The latest sensor technologies available for fluid-power systems are somewhat different from their counterparts of yesteryear. For instance, traditional solenoid valves operated by simple contactors in an output card are today being replaced by network-enabled devices with built-in diagnostic sensing to monitor temperature, voltage, current and even cycle counts, which can be useful for warranty claims. The high quantity of data these sensors produce creates an equally sizeable opportunity to transform the way plant managers operate and maintain industrial equipment. This is especially true in light of the increasing momentum associated with Industrie 4.0 manufacturing strategies.

Get smart with maintenance

Embedded smart sensors can today be integrated with numerous different low-level fluid power products, from connectors, hoses and tubing, to pumps, motors, actuators and filters – all as part of an Industrie 4.0 installation. One of the principal opportunities arising from this concept relates to predictive maintenance. For example, some of the diagnostic data generated from control valves could be invaluable in troubleshooting power issues. Among the common concerns in fluid-power systems are voltage sags that can occur downstream on long runs, which sometimes lead to misfiring valves. Normally, without an oscilloscope, there is no means of diagnosing the root cause of the problem. In contrast, if each valve manifold node included voltage sensing, a ‘sweeper’ program could be written to record voltage levels across the machine during certain periods of the cycle.

Smart sensor technology also has the ability to help predict hydraulic hose or connector leakage. With vibration sensors embedded at the right locations on a hose or connector, and the tools to communicate that data back to a monitoring system, a simple program can be written to conduct and record a straightforward trend analysis with the ability to predict if a hydraulic leak is likely to occur.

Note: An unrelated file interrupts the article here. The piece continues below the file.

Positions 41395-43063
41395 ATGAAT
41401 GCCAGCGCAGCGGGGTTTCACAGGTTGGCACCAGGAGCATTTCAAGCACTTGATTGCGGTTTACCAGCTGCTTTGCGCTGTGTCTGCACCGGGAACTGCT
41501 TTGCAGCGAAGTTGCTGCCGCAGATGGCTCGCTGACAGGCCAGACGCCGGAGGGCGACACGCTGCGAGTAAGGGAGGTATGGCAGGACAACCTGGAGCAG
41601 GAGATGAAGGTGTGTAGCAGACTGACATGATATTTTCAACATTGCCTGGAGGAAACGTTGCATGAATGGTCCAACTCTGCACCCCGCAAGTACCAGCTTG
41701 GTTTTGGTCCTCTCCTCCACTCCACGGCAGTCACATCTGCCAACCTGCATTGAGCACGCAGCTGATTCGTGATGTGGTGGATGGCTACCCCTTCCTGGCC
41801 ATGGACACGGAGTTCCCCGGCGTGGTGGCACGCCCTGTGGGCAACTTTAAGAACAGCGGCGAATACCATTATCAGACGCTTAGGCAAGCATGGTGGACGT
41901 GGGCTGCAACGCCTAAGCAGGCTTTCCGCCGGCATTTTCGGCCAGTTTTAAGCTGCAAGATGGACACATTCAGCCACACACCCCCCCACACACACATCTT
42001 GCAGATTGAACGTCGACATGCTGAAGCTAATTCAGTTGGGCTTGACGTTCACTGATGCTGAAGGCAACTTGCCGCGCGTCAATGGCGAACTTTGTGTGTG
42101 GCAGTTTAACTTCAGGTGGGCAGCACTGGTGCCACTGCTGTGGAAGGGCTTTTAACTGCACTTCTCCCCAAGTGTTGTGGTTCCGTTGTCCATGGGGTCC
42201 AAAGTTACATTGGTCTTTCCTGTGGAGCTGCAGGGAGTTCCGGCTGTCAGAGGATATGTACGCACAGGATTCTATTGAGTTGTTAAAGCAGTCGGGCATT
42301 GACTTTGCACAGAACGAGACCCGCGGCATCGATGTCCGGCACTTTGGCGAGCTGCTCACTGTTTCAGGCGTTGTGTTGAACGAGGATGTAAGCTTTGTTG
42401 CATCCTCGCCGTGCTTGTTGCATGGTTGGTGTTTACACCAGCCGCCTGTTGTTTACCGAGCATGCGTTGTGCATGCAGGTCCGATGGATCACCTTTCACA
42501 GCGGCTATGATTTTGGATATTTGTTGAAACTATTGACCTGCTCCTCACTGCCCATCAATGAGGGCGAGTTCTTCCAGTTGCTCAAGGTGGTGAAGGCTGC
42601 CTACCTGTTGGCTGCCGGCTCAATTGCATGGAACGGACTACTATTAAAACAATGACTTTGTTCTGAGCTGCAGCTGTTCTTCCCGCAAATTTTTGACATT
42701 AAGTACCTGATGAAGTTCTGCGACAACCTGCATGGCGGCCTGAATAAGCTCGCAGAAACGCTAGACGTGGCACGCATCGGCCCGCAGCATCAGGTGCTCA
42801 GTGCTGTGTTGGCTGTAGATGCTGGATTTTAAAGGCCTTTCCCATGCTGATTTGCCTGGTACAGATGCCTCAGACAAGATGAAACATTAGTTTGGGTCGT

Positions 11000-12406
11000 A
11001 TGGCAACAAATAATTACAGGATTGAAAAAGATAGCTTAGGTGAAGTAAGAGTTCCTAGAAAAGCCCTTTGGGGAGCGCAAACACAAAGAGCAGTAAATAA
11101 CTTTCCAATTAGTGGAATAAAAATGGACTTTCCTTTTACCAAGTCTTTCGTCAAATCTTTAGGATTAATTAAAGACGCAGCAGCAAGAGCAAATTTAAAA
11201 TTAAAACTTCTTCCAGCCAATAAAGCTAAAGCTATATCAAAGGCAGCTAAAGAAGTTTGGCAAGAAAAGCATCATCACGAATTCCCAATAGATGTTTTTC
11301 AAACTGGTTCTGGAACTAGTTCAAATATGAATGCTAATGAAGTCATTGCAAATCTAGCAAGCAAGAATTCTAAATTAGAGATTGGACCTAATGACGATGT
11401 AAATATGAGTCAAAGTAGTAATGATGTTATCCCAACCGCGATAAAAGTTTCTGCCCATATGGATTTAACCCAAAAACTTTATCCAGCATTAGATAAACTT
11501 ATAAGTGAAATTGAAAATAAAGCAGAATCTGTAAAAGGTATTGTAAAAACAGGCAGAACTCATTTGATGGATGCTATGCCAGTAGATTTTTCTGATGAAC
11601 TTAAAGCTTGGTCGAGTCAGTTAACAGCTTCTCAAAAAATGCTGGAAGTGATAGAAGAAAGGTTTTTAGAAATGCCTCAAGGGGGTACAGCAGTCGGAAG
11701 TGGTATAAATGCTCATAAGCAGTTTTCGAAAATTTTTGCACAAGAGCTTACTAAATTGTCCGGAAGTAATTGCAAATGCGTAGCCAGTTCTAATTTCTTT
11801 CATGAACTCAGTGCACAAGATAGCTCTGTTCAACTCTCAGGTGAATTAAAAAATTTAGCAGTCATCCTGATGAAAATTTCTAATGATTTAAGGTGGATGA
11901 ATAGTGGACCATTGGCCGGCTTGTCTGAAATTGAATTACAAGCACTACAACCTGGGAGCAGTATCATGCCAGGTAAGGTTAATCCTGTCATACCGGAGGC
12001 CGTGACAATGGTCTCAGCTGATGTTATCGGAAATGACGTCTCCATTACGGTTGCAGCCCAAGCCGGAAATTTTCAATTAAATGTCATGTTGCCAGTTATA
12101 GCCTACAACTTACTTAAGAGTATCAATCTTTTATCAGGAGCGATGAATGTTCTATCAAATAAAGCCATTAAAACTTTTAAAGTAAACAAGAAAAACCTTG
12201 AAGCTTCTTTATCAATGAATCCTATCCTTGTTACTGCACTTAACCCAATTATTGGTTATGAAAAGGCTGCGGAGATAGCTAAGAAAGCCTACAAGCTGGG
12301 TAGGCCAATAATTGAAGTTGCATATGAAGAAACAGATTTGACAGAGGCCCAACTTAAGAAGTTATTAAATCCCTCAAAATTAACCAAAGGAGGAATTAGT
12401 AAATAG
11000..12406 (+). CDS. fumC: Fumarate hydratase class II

A similar strategy could be employed for detecting leaking piston seals in a hydraulic actuator. Using a correctly specified embedded temperature sensor, a cylinder would be able to alert maintenance personnel to any unexpected temperature differentials, which might indicate bypassing of the piston seal.

Unified communications standards

Of course, selecting an Industrie 4.0-enabled sensor is one thing, but ensuring that it can communicate with other such devices is quite another. For this reason, it is imperative to select a sensor vendor that operates a centralised strategy to ensure that its smart devices and subsystems share open communications standards and best practices. IOLink is the first I/O technology for communicating with sensors and actuators to be adopted as an international standard (IEC 61131-9). This open protocol is bringing the world of Industrie 4.0 to component level, and already proving essential in ensuring interoperability across multiple technologies and manufacturers.

Consider a pneumatic device, for example, which is being used to grip workpiece blanks and load them into position on a machine tool. Here, the voltage of the coils across the solenoid valves can be monitored for signs of impending failure. In such a scenario, IO-Link can offer budget-friendly communication with low-level devices, connecting them to motion controllers that subsequently connect to a factory network and, if required, to the cloud.